Javon Baker has been impressive in Mobile. He’s creating separation with creative releases and crisp route-running. Looking at him in games, you see the same thing on tape. The 6’1”, 208 lb receiver tracks the ball downfield and has the body control to adjust to any throw. His quickness and acceleration help him get open, and while he may not have breakaway speed, it is sufficient to be a solid contributor at the next level.
Javon Baker (#1 to the top of the screen) is a name to monitor heading into the draft process. Needs some polish with his stem work & route running deception, but he has some fun athleticism based traits & a strong release package— Anthony Cover 1 (@Pro__Ant) January 28, 2024
Theo Johnson, TE, Penn State
With prototypical size at 6’6”, 257 lbs, Theo Johnson has had a fantastic week of Senior Bowl practice. He’s consistently found ways to create separation from defenders and finished plays with good hands. He did the same thing at Penn State, averaging 10 yards a catch and finding the endzone seven times. He’s a willing blocker, but he’ll make an impact in the NFL as a pass catcher.
One of my favorite plays of the year.— The Basic Blues Podcast (@BasicBluesPod) December 15, 2022
KLS finds Theo Johnson down the field for a Penn State touchdown. This throw was absolutely perfect.
Love the creativity of this play call as well with great execution pic.twitter.com/uXbqxSKsz9
Roger Rosengarten, OT, Washington
The right tackle for the Huskies, Roger Rosengarten had a rough game against Michigan. He is still an athletic tackle that can be a good player in the NFL. His athleticism at 6’5”, 311 lbs, helps him stay in front of rushers and his quickness allows him to react and recover. Rosengarten must get stronger as his lack of strength was evident in both run blocking and pass protection. Hand usage and staying attached to defenders is another area of improvement.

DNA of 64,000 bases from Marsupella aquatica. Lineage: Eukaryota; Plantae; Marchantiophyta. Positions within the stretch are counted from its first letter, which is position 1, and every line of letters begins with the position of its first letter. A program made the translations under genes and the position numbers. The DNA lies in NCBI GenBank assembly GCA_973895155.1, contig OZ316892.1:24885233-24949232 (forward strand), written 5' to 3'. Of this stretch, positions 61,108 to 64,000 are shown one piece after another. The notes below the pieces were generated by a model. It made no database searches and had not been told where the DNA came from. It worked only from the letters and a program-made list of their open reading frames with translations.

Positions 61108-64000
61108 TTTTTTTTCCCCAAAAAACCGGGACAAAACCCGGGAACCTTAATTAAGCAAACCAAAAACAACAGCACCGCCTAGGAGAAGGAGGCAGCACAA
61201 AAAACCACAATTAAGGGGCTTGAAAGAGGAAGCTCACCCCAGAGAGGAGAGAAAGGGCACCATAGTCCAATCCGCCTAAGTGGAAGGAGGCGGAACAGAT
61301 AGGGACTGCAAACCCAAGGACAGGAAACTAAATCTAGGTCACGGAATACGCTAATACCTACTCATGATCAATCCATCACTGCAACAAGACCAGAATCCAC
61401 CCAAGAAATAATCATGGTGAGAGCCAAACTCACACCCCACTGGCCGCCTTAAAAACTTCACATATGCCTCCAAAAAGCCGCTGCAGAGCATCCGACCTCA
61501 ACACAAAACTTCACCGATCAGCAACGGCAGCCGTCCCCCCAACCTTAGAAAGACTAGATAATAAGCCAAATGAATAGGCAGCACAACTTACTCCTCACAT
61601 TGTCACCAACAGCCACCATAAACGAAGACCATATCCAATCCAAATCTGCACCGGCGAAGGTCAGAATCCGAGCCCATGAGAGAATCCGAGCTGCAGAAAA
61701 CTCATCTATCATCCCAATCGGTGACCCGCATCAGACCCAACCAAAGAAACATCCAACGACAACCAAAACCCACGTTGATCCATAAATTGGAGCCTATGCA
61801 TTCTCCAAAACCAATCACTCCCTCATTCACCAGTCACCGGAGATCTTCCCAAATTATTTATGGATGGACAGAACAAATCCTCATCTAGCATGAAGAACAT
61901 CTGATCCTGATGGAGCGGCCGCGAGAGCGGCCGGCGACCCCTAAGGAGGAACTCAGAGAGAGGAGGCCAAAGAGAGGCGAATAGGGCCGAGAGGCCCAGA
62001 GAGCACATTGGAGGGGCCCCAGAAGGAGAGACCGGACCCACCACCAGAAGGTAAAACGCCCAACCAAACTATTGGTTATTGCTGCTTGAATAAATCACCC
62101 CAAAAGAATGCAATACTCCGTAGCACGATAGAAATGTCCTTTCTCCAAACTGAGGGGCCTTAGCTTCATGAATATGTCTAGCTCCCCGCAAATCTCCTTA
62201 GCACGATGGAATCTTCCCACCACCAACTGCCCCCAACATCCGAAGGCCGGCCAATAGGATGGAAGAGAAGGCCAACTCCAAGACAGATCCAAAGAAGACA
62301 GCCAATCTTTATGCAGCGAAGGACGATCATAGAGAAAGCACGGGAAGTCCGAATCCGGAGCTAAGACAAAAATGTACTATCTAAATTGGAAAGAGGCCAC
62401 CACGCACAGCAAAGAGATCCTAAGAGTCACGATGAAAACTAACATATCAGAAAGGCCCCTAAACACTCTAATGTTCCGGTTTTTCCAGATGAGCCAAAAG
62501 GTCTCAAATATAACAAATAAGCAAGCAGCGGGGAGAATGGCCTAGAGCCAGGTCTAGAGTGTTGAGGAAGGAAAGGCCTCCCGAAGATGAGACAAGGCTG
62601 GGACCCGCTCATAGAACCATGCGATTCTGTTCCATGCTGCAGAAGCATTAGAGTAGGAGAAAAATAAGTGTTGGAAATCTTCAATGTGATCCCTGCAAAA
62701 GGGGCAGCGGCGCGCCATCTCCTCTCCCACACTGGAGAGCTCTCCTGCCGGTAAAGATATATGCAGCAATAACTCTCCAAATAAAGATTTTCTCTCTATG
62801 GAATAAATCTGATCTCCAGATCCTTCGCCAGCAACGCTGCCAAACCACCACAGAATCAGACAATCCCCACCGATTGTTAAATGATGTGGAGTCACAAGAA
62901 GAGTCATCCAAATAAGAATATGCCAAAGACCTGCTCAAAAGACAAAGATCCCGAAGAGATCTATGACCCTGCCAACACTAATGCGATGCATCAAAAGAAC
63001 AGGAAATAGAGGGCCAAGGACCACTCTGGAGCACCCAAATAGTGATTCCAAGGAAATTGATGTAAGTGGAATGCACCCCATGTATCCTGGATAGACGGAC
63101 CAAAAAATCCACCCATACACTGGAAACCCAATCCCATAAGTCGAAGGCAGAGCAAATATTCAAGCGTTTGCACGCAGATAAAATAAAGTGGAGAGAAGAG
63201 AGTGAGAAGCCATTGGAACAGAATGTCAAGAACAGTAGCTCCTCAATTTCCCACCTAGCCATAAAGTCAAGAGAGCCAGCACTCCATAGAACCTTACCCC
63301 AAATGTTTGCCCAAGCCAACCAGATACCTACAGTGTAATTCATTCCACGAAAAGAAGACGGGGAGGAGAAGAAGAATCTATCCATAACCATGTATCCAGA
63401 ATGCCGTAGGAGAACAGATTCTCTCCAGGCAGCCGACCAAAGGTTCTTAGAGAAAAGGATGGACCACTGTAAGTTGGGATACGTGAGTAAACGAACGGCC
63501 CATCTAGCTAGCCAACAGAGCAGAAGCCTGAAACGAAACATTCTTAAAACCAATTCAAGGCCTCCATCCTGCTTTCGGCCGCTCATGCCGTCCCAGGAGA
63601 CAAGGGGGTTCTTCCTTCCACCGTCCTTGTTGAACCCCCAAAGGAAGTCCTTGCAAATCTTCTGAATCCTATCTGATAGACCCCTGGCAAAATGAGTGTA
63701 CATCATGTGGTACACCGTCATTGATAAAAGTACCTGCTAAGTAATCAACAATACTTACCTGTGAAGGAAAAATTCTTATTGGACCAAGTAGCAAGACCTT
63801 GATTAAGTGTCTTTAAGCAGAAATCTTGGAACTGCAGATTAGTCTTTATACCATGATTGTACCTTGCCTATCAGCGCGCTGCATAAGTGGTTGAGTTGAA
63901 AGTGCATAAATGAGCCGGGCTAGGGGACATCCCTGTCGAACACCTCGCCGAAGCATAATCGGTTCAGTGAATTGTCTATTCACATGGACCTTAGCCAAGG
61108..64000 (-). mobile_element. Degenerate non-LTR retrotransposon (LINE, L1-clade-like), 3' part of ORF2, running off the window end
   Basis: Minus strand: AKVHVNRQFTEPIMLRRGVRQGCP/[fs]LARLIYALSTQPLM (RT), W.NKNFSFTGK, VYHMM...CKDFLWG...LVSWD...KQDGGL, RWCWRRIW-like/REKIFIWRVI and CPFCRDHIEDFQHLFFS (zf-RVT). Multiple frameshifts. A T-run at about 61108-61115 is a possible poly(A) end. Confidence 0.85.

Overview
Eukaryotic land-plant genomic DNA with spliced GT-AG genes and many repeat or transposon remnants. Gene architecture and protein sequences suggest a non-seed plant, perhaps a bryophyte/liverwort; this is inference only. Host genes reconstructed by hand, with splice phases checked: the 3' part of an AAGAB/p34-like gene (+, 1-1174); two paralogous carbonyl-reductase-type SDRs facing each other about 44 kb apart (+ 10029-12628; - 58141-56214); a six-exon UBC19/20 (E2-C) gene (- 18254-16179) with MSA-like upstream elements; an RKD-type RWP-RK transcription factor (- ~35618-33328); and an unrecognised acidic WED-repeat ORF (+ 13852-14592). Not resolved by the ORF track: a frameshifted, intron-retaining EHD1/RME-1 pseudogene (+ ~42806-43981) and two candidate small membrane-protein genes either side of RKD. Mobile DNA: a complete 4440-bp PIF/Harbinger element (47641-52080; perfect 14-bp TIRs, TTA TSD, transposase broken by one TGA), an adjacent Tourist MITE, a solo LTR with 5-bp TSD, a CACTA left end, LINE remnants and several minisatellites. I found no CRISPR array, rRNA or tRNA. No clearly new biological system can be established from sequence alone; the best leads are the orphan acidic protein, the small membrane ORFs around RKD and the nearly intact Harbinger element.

Washington RT #73 Roger Rosengarten is a 6’6 300 Sophomore O-Lineman from Highlands Ranch, Colorado— GUCCE ⬛ (@LJSZN) January 12, 2024
610 Pass Block Snaps
Zero Sacks Allowed
Two QB Hits Allowed all season.
Washington HC has left for Alabama.
Come home @roger_73r #SkoBuffs #WeComing pic.twitter.com/7p1wPR6hFD
Isaiah Adams, OG, Illinois
Throughout his career at Illinois, Isaiah Adams has played both tackle spots and left guard, but has primarily taken snaps at guard in Mobile. Adams is 6’4”, 318, is a mauler of a blocker. If he gets his hands on a defender, he is going to finish that block with an exclamation point. He is good on the move, too, and is effective pulling and leading the way for a runner.
Going over the Senior Bowl OL group, and Isaiah Adams from Illinois is a mauler in the run game.— Marcus Johnson (@TheMarcJohnNFL) January 25, 2024
He played G as a junior and RT his senior year, but I think he is a guard in the NFL. pic.twitter.com/TlA77Aufm6
Jackson Powers-Johnson, C, Oregon
Jackson Powers-Johnson has taken snaps at every position on the line except left tackle. He is huge for a center at 6’3”, 334 lbs, and it shows with the way he manhandles defenders. What’s even more impressive to me is how athletic he is at that size. There are plays where he makes plays 20 yards downfield. For those who like multi-sport athletes, Powers-Johnson played baseball and wrestled in high school.